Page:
Over the period that encompassed the work of Fourier, Tyndall, Högbom and Arrhenius, an influential, well-connected but less scientific community in Britain strengthened its belief in the vegetation-desiccation theory. Its members were the geographers, missionaries and natural historians whose observations in overseas territories suggested a past climate less arid than they personally experienced. There was a major debate at the Royal Geographical Society (RGS) in London in 1865, which brought together observations from the Americas, Russia, Greece, Asia Minor, India and North and South Africa in support of the desiccation theory.

The belief that vegetation removal changed the climate had characteristics of a ‘convenient truth’ in that deforestation could be portrayed as a threat to the economic wellbeing of the empire and its remedy advanced the interests of those involved. For most of the second half of the 19th century, the RGS was at the forefront of lobbying for afforestation in India and elsewhere, using fear of desiccation as key to its argument.

It is worth noting that vegetation and climate change was not just a British preoccupation but that others were more circumspect in their views. Prussian geographer Alexander von Humboldt cited a link during his early career, though by 1850 he used data from America to question whether climate was anything other than stable over man’s lifetime. In 1864, the US conservationist George Perkins Marsh said ‘felling of the woods... had consequences… probably also to [sic] the local climate’. This more nuanced view of the link between vegetation and climate is of course closer to that held today.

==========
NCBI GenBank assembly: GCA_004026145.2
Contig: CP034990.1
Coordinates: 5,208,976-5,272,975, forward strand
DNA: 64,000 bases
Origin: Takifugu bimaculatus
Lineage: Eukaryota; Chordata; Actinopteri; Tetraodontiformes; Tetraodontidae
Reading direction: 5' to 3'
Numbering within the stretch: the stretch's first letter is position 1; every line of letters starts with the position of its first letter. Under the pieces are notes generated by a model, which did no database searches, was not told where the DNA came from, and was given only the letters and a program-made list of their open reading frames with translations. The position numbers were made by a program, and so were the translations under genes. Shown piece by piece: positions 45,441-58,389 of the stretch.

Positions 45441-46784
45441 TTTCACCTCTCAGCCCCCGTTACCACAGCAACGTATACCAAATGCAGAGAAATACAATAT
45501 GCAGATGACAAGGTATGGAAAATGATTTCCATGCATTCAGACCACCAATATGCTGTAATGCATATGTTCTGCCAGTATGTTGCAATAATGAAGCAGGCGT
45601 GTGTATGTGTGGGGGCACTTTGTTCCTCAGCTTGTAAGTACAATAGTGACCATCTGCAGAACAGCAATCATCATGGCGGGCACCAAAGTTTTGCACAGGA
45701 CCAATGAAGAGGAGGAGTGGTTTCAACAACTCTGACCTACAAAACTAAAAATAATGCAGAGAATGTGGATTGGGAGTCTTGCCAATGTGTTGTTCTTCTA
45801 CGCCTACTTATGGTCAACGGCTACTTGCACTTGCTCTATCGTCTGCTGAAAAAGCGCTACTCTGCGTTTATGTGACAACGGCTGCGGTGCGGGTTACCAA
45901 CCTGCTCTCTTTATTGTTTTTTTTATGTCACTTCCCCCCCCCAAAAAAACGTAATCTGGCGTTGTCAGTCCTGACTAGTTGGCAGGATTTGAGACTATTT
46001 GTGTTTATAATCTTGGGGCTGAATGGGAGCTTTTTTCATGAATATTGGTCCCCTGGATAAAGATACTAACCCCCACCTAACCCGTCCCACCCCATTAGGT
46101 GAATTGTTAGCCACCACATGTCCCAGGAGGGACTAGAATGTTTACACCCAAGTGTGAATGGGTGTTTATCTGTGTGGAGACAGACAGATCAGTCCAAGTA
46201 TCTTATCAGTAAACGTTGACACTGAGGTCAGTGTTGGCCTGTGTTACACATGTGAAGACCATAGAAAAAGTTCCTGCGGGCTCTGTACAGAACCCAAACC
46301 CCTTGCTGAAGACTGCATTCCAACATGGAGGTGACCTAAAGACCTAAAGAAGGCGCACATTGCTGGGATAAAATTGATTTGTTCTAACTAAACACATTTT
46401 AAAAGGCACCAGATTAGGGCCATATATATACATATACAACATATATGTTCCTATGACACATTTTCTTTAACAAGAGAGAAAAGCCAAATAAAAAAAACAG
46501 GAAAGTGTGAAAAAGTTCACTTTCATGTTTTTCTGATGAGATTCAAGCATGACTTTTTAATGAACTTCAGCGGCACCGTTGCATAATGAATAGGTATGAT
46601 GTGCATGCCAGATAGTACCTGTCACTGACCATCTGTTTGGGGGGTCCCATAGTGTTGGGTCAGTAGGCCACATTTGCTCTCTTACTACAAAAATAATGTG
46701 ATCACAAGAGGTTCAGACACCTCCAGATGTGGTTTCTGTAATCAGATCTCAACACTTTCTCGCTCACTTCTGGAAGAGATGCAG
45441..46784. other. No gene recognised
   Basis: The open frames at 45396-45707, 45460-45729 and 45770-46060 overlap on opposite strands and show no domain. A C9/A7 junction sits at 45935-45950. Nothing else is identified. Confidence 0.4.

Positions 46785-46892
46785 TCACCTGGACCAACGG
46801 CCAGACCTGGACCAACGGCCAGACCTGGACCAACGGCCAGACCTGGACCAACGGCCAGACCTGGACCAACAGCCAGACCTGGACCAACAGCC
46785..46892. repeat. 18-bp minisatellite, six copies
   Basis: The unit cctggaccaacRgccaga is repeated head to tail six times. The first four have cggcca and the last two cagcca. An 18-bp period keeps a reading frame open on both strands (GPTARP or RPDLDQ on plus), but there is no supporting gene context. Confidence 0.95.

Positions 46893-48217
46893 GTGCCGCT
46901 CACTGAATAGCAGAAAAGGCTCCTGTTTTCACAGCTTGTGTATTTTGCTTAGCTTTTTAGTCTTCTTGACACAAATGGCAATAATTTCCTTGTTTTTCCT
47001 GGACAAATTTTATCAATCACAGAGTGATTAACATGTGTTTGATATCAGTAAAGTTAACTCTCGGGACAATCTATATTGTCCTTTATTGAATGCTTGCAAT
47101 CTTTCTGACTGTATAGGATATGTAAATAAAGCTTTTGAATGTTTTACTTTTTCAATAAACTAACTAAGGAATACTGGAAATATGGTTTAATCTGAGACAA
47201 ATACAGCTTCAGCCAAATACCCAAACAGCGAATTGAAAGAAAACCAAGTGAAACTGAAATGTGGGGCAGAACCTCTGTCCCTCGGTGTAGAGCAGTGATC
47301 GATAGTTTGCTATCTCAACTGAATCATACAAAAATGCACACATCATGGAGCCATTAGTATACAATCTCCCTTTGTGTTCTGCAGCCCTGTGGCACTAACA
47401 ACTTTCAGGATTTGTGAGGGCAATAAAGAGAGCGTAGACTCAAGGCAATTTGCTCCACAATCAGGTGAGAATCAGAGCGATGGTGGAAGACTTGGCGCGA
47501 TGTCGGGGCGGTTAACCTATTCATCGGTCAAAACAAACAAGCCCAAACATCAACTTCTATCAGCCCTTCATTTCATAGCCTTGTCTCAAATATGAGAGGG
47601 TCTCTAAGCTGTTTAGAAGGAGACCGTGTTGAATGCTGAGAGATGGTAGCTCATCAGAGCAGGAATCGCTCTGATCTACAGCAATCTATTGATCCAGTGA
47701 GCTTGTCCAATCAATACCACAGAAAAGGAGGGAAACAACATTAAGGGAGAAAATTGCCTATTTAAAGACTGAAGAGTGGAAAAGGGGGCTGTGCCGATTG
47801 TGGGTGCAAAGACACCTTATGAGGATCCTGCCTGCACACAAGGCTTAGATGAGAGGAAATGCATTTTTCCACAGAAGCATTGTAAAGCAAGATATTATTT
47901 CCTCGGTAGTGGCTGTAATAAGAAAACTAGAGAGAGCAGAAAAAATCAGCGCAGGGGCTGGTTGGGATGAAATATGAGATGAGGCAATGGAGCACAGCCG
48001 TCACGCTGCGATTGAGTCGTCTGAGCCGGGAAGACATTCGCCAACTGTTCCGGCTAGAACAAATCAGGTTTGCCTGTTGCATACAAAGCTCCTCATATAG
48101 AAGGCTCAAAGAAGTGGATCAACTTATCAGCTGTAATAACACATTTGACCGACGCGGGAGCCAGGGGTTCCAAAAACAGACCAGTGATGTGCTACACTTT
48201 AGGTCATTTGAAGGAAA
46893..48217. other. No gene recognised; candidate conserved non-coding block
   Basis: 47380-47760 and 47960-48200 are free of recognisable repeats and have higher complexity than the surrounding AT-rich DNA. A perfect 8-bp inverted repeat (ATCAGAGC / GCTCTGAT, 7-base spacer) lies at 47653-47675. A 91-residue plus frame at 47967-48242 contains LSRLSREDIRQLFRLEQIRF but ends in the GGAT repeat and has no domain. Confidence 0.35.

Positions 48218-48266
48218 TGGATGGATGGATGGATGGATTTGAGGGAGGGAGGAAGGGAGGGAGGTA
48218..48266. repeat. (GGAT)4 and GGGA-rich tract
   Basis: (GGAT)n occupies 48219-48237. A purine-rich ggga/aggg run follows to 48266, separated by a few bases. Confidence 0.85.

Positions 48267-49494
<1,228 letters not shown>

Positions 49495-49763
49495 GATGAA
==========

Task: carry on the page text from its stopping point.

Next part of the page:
Vegetation removal was not the only factor considered in the quest to explain climate change. It was not uncommon for tectonic upheaval to be cited as the explanation for changing climate in Africa. Missionary David Livingstone was an early exponent of this theory, while botanist John Croumbie Brown cited tectonic upheaval and vegetation removal operating together in his 1877 text, Forest and Moisture.

Other scientific minds were preoccupied with volcanoes. A cold winter followed the eruption of the Icelandic volcano, Hekla, in 1783 and the 12 months after Mount Tambora in Indonesia erupted in 1815 was described as the ‘year without summer’. It is therefore not surprising that many scientists in the early 19th century were exploring the possibility that volcanic emissions reduced heat penetration to the earth. By the beginning of the 20th century, the theories of US geologist Thomas Chrowder Chamberlin about deep-sea circulation patterns were gaining ground and the sunspot explanation of climate change, first espoused by astronomer William Herschel in the 18th century, was re-emerging.

Beliefs mechanisms